IOWA CITY, Iowa - Six years after coaching his last football game, Hayden Fry leads the relaxed life of a retiree in the Nevada desert outside Las Vegas.
No more early morning staff meetings. No more game plans to draw up.
Yet Fry’s influence is still felt in the game to which he devoted his life — and should for years to come.
Seven of his former assistants or players at Iowa, where he coached for 20 years, are head coaches at Division I-A schools. Six others who worked or played under Fry for the Hawkeyes are offensive or defensive coordinators at I-A programs.
Miami of Ohio has long claimed to be the “cradle of coaches,” producing the likes of Woody Hayes, Ara Parseghian, Bo Schembechler, Paul Brown and Jim Tressel.
But with Fry’s ever expanding coaching tree, Iowa at least deserves a spot in the nursery.
“Since we all first assembled in 1979 with Hayden, you look around the country and since that time, I don’t know that there’s one that’s put out more,” said Iowa State coach Dan McCarney, a former Iowa player and assistant.
“I’ve got to believe that Hayden is on top of that whole thing when you compare head coaches and where their guys are going and the success they’ve had.”
The other head coaches who worked for Fry at Iowa are Kansas State’s Bill Snyder, Wisconsin’s Barry Alvarez, South Florida’s Jim Leavitt and his successor with the Hawkeyes, Kirk Ferentz.
Oklahoma’s Bob Stoops and his brother, Mike, who’s in his first season as Arizona’s head coach, were defensive backs for Fry, then worked as graduate and volunteer assistants. Don Patterson of Division I-AA Western Illinois spent 21 years at Fry’s side as an assistant.
Another Stoops brother, Mark, is the defensive coordinator at Arizona. He also played in the secondary at Iowa and was a graduate assistant.
Former Iowa assistants Del Miller (offense) and Bob Elliott (defense) are Snyder’s coordinators at Kansas State. Chuck Long, who as Iowa’s quarterback led the Hawkeyes to the 1985 Big Ten championship, is the offensive coordinator at Oklahoma. Former Iowa safety Jay Norvell is the offensive coordinator at Nebraska and Bret Bielema, a defensive lineman at Iowa, is Wisconsin’s defensive coordinator.
“Coach Fry was a psychology major and a great motivator,” Patterson said. “He always had an idea what to say to players or coaches. The things I say to our coaches are the same things that Hayden said. We all learned a lot from coach and we’ve put what we learned to great use.”
They certainly have done that.
Snyder masterminded perhaps the greatest turnaround in college football history at Kansas State. Bob Stoops guided Oklahoma to the national championship in 2000. Alvarez has had three Rose Bowl teams at Wisconsin.
Under Ferentz, Iowa shared the 2002 Big Ten title and made back-to-back January bowl appearances for the first time. McCarney is the only coach in Iowa State history to make three straight bowl appearances and Patterson has been in the I-AA playoffs three times since 1999 at Western Illinois.
Leavitt, a graduate assistant at Iowa in 1989, has won 66 percent of his games in seven-plus seasons at South Florida.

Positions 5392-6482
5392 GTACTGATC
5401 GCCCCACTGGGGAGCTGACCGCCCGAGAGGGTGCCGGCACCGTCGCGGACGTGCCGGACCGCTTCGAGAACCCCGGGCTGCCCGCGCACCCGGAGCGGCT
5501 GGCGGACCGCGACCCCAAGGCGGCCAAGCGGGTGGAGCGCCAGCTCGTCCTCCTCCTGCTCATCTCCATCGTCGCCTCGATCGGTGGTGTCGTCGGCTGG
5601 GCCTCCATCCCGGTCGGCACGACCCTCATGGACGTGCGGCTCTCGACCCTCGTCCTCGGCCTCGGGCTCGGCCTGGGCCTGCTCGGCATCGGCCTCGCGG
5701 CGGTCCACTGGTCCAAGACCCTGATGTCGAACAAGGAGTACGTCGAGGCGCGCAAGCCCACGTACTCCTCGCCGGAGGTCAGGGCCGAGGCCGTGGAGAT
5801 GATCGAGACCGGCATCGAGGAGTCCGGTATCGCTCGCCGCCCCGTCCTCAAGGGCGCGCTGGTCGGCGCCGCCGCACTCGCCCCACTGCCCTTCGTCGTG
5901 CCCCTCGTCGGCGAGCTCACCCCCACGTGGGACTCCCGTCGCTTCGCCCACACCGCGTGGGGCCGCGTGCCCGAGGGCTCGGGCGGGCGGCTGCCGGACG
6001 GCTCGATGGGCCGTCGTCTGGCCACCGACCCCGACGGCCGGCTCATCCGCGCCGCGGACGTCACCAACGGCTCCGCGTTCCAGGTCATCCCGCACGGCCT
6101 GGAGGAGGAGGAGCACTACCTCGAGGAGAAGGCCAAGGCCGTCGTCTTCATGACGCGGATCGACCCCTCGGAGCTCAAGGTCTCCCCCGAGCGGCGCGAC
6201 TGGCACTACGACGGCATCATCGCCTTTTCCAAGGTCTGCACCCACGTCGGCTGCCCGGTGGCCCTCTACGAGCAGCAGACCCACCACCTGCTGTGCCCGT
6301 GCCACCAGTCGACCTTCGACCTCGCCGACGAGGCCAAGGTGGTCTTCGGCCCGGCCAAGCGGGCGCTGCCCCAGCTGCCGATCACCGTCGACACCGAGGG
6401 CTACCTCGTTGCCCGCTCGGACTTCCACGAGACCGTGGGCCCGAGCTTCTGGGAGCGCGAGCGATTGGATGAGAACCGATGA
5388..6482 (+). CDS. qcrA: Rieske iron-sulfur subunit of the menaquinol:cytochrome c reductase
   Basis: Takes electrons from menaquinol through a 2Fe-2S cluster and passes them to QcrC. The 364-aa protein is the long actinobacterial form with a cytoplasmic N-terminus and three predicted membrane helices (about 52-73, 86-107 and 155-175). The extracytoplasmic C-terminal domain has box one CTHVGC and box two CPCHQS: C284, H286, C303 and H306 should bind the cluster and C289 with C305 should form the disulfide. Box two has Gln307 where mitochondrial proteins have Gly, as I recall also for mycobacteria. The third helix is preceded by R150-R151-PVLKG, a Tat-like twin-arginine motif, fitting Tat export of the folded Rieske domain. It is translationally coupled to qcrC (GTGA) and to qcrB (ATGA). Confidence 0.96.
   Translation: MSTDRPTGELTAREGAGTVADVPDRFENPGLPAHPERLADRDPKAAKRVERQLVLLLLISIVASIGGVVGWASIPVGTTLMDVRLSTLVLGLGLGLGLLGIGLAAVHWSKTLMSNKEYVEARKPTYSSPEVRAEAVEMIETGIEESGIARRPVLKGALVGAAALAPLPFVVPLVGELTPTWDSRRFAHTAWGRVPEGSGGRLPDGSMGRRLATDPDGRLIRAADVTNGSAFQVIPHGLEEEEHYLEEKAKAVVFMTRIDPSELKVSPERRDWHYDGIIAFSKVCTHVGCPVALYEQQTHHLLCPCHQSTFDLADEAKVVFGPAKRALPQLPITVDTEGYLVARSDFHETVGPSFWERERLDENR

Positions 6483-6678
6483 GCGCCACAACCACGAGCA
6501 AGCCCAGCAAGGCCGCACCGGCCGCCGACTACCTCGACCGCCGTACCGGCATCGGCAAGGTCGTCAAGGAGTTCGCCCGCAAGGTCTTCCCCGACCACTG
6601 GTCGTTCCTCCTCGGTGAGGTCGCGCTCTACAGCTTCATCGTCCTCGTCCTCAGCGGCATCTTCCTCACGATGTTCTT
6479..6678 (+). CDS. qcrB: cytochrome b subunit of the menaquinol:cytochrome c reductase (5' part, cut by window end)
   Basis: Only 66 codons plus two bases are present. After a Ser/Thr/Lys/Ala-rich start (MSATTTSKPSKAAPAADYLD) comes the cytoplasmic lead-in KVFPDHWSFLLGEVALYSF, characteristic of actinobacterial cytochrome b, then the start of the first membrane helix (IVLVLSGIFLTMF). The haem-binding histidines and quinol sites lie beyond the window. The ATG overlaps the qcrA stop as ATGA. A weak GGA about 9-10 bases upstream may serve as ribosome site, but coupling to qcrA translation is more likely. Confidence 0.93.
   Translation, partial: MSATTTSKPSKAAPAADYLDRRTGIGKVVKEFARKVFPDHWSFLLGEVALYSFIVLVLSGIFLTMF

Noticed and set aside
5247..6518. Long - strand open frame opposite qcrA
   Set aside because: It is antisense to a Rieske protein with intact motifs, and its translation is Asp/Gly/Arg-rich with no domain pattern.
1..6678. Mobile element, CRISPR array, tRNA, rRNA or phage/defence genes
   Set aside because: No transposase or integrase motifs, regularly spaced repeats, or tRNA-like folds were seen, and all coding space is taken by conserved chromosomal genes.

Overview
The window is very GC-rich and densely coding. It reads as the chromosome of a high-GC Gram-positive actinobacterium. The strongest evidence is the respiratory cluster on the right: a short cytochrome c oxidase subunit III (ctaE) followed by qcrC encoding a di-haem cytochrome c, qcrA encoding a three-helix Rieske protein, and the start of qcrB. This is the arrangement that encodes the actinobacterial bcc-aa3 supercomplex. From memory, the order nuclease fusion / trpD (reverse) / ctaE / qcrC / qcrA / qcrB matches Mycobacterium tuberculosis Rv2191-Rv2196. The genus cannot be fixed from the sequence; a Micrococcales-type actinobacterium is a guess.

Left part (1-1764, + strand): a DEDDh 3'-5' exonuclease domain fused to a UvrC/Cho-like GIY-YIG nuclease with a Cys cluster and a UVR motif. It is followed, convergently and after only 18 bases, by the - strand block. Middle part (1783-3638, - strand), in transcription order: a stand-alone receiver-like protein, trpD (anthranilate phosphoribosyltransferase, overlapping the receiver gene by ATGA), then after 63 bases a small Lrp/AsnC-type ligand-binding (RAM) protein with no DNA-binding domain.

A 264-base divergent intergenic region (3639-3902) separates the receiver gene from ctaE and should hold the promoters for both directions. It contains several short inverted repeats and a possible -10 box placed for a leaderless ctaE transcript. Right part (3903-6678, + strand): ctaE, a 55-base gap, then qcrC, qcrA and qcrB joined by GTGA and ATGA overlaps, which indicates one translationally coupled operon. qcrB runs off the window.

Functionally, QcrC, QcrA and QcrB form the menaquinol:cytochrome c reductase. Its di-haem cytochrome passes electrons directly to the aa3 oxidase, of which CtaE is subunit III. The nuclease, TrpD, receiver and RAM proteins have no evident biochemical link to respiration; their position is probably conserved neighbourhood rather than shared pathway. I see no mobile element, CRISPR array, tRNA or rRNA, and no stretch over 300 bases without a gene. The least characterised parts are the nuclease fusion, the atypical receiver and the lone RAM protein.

“Hayden did a marvelous job evaluating guys and plugging them in to the right spot,” said ESPN analyst Bill Curry, who coached at Alabama, Kentucky and Georgia Tech. “Then once you got on the staff, you had Hayden pulling for you when other jobs came up.”
At one point in the 1980s, Fry had Snyder as his offensive coordinator, Ferentz as the offensive line coach, McCarney as the defensive line coach, Patterson coaching tight ends, Alvarez coaching the linebackers and Miller as recruiting coordinator.
It’s no coincidence that Iowa was one of the Big Ten’s best teams at the time, making three Rose Bowl trips and six other bowl appearances between 1981 and 1990. Before 1981, the Hawkeyes had gone 20 straight years without a winning season.
Could it have been the best staff in college football?
“I think in retrospect, you could say that,” said Ferentz, who was an Iowa assistant from 1981-89 and returned as head coach after Fry retired in 1998. “Still in history that’s one of the better turnaround jobs that’s ever been done.
“I think that was coach Fry’s real gift. He’s got many of them, but one of his biggest strengths is being able to pick the right people, not only coaches but also players. Then he knew what buttons to hit with those people that he picked.”
Along with a staff filled with future head coaches, Iowa in the mid-1980s had Long at quarterback — he was an All-American and the Heisman Trophy runner-up in 1985 — and Norvell playing in the secondary. Bob Stoops was helping as a graduate assistant after finishing his playing career in 1982.
Long never thought about coaching then. But after eight seasons in the NFL, he returned to Iowa to coach the defensive backs and quarterbacks, then went to Oklahoma in 2000.
“As I got toward the end of my (playing) career, I felt a calling to get into coaching,” Long said. “A big reason why was how they treated me at Iowa, how they treated the players, how well they taught us. I thought, hey, that’s my calling. I want to do the same thing for young men.
“A lot of what I do, some of that comes from Hayden Fry and what he taught us.”
Miami has turned out a number of good coaches over the years, but looking at today’s coaching crop, Patterson thinks Iowa’s day has come.
“Miami of Ohio used to be the cradle of coaches. Not anymore,” he said. “It’s the University of Iowa, Iowa City, Iowa.”
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